In just a few months, the ambitious and eminently endearing owner of iCupcake was able to grow from a home-based business to a brick-and-mortar small business in Irbid, Jordan’s second largest city, after overcoming many hurdles along the way.
Tucked just off of Irbid’s busy city center, passersby might notice a new business on the main street, called iCupCake, but some will be surprised to learn that it is really not all that new. Though owner Milana Al Mushasha‘s shop has been open only since January 2017, she has been making and selling desserts from her home for over five years.
That’s just the first of many surprises. Milana opened this bakery only a few months after closing another when the municipality shut it down claiming it was causing disturbance in a residential area, despite issuing her a formal license to operate. With a difficult financial situation and no experience as a business owner, she could have easily given up and went back to working from home, but she was determined not to give up on her lifelong dream of opening the first specialized cupcake shop in Irbid.
“We were one of those houses that never ran out of desserts” said Milana. “I was the one in charge of baking sweets as a kid. I remember calling my father every day to ask him to bring the missing ingredients of whatever I was planning on baking that evening, on his way home from work”.
By the time she was a wife and a mother, Milana was fully active in the kitchen, cooking for her family every day and taking cupcake orders from family and friends; a job that she loved but took a toll on her as it required too much time and effort with little financial return. “We’d get a few orders every now and then, but that was never enough because I was splitting the money with my sisters and daughters who helped me in the kitchen. I simply needed more customers”. And that’s when she decided to take it the next level. Milana sought financial support from USAID Jordan’s Local Enterprise Support Project to be able to expand and formalize her business in order to officially open Irbid’s first cupcake shop.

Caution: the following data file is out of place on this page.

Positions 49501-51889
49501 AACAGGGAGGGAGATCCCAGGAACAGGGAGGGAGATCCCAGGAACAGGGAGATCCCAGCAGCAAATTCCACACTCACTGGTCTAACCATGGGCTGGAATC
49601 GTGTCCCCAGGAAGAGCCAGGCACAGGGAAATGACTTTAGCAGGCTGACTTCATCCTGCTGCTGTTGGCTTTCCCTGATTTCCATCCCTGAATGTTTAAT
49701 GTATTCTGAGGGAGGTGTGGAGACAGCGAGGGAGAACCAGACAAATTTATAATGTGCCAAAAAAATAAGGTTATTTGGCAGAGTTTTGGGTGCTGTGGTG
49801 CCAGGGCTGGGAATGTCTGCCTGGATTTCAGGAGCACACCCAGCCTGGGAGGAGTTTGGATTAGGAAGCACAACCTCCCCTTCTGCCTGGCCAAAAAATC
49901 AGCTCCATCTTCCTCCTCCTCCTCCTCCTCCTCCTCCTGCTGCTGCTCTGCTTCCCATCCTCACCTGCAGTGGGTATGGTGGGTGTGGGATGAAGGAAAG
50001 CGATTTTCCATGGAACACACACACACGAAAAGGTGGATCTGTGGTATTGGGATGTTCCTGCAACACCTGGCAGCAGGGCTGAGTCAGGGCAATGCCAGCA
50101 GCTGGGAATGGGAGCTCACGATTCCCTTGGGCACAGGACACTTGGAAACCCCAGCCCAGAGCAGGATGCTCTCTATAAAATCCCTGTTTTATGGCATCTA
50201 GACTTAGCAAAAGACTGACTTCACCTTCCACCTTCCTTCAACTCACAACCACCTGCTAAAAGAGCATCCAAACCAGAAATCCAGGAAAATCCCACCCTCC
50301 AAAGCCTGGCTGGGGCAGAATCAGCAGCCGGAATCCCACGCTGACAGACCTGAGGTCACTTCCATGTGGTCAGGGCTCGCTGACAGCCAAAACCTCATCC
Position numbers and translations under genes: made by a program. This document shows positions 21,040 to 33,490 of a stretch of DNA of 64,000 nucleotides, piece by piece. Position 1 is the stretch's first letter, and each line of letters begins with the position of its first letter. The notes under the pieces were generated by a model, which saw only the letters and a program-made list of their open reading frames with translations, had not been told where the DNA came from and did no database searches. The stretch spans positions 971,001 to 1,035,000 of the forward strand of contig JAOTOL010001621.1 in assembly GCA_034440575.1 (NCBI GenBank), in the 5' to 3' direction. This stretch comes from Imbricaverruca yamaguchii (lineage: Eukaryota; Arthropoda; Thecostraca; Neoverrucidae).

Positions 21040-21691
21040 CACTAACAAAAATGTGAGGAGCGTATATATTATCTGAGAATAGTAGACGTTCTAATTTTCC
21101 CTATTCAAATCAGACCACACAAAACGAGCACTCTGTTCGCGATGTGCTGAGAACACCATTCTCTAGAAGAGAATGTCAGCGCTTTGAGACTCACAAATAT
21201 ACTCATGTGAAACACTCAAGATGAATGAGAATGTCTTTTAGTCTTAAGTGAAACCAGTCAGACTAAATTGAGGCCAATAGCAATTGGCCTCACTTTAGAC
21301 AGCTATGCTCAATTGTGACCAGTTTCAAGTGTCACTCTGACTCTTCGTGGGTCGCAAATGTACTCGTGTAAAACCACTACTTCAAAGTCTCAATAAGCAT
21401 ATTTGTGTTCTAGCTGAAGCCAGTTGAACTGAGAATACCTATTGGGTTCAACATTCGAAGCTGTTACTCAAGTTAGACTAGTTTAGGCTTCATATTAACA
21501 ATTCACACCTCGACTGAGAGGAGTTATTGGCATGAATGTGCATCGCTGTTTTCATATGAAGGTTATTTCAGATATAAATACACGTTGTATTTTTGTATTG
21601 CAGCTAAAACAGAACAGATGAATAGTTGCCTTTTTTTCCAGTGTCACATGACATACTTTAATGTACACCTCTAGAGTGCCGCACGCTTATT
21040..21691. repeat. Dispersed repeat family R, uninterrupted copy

This shop encapsulates everything Milana wanted as a child: a homey, local bakery that serves delicious sweets and is accessible to girls who live in the area. “Many girls come to the city from nearby villages that are considered conservative in many ways, to study in one of the universities here, and they often do not find a place where they feel safe enough to spend some time with friends or just study. Thankfully though, after only three weeks of opening, I’ve noticed that most of our customers are female university students who feel comfortable enough to spend hours here studying or just chatting with friends. That alone is something to be immensely proud of”.
Not only is Milana’s shop a place that gathers local women in the area, it also provides job opportunities for young women. So far, she has employed 2 university students, and she plans on offering more job opportunities in the near future.
When asked about her future plans for her shop, Milana said: “Branching out is definitely one of my goals, but the ultimate dream would be to expand to Amman [the capital city]. To compete with the famous bakeries there would definitely validate all the hard work my family and I have put into this over the years”.
Milana hopes that her business will inspire women and girls in the area to follow their dreams and work hard. “I could have easily stopped after the municipality shut down my shop the first time, but my dream was far too big to give up. It’s never easy, especially when you have a family to look after, but I feel very hopeful about the future. It always starts with one small shop; one person wanting to change the welfare of his/her family and the community, then another will open, and more will follow in no time, and before you know it, a new business cluster will form. And it can only get better from there” said Milana while putting some colorful cupcakes in a box for a customer.